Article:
NZ company makes four-day working week permanent

After trialing a four-day working week for its 250 staff, a New Zealand employer will be adopting the model permanently

NZ company makes four-day working week permanent

After trialing a four-day working week for its 250 staff, New Zealand company Perpetual Guardian has announced they will be adopting the model permanently.

In the eight weeks between March and April this year, the trust company conducted a unique corporate experiment by allowing staff to only work four days a week - all other employment conditions, including remuneration, were unchanged.

According to a survey completed after the trial, work/life balance improved significantly from 54% in 2017 to 78% in the post-trial survey. Moreover, staff stress levels dropped from 45% pre-trial to 38% post-trial.

The research also found productivity had increased by 20%, and employees were more engaged and enthusiastic.

Two of New Zealand’s major universities were utilised to measure the outcomes and publish results in order to ensure an objective analysis, and lawyers had been consulted to ensure the model was consistent with employment laws.

The workplace relations minister, Iain Lees-Galloway, described the findings of the four-day work week as very interesting, and said he was keen to work with businesses exploring new models for the modern-day office.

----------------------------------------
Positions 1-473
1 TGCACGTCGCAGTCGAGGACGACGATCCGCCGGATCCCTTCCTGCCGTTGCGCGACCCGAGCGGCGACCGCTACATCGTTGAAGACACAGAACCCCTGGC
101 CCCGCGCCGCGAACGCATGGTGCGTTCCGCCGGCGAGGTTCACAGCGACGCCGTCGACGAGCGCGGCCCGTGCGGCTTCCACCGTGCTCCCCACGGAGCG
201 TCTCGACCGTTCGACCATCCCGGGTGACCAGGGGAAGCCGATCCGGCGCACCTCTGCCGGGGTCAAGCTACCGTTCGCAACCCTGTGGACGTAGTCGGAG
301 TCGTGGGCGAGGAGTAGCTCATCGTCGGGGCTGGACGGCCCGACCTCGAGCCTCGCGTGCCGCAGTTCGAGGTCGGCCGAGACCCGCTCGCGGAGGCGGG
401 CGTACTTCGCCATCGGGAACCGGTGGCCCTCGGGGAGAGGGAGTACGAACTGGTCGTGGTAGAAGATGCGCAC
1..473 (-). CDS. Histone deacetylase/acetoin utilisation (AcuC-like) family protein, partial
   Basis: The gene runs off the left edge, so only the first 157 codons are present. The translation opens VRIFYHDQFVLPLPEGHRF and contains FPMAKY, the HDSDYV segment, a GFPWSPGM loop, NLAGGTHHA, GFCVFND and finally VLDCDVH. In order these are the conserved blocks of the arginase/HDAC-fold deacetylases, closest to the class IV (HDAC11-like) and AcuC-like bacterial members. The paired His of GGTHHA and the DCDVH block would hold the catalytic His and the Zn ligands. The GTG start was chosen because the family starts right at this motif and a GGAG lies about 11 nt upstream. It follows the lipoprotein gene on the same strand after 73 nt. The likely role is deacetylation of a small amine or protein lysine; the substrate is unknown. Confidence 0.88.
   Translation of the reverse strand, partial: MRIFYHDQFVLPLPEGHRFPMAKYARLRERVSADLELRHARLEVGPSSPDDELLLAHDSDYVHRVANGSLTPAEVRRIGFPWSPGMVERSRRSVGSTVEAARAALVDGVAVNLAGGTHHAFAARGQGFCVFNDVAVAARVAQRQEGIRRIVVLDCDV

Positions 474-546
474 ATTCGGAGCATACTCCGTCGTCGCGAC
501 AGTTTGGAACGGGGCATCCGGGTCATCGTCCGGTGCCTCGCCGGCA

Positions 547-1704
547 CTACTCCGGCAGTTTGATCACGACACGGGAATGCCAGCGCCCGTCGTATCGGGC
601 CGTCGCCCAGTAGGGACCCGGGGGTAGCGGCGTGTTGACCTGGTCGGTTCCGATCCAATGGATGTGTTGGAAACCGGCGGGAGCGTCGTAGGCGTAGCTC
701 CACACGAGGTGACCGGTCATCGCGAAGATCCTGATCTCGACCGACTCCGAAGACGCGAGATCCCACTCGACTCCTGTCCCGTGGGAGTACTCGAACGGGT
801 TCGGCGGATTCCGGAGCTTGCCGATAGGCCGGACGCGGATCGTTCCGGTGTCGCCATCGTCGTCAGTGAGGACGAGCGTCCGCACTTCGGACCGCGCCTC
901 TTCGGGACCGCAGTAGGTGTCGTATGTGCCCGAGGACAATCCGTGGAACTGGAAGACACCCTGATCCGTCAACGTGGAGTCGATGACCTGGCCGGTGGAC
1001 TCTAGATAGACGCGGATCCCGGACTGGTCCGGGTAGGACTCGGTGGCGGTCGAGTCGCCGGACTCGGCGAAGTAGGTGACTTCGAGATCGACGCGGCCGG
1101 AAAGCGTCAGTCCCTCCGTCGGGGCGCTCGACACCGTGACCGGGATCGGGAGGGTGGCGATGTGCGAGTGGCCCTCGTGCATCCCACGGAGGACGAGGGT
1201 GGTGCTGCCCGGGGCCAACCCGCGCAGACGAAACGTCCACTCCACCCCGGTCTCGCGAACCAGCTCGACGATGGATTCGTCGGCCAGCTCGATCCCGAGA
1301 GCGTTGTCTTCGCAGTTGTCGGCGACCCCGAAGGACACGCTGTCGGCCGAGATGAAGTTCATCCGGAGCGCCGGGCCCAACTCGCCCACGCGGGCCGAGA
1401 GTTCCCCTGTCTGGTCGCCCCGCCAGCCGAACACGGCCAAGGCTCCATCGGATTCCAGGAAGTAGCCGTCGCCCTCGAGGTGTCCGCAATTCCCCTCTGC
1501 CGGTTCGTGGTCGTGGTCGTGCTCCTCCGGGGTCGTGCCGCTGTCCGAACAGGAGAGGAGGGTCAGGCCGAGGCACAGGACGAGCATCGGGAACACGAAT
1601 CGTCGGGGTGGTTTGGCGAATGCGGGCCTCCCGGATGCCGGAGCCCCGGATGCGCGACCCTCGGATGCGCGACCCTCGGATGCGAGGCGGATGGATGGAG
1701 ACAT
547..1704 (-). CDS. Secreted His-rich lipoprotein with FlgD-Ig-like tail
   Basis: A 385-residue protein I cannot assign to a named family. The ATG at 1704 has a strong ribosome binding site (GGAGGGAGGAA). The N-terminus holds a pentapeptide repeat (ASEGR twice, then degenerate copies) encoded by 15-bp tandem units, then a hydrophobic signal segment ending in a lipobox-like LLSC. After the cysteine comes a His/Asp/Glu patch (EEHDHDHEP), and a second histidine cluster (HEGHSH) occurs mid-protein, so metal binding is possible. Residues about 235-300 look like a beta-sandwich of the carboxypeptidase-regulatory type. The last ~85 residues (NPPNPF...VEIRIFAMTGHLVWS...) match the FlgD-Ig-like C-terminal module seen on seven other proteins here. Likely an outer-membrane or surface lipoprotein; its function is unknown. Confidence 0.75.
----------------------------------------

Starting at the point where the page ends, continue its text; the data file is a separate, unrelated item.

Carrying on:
Andrew Barnes, Perpetual Guardian founder and CEO, was inspired to conduct the trial by several global productivity reports and their recent internal survey, which asked staff how productivity, innovation and engagement can grow.

Barnes based the theory on the idea that the company want their people to be the best they can be while they’re in the office, but also at home.

Moreover, Christine Brotherton, head of people and capability at the company, was enthusiastic about the concept after looking at research showing a correlation between employee engagement and productivity.

"If employees are engaged with their job and employer, they are more productive," she said.

“We believe efficiency will come with more staff focus and motivation."


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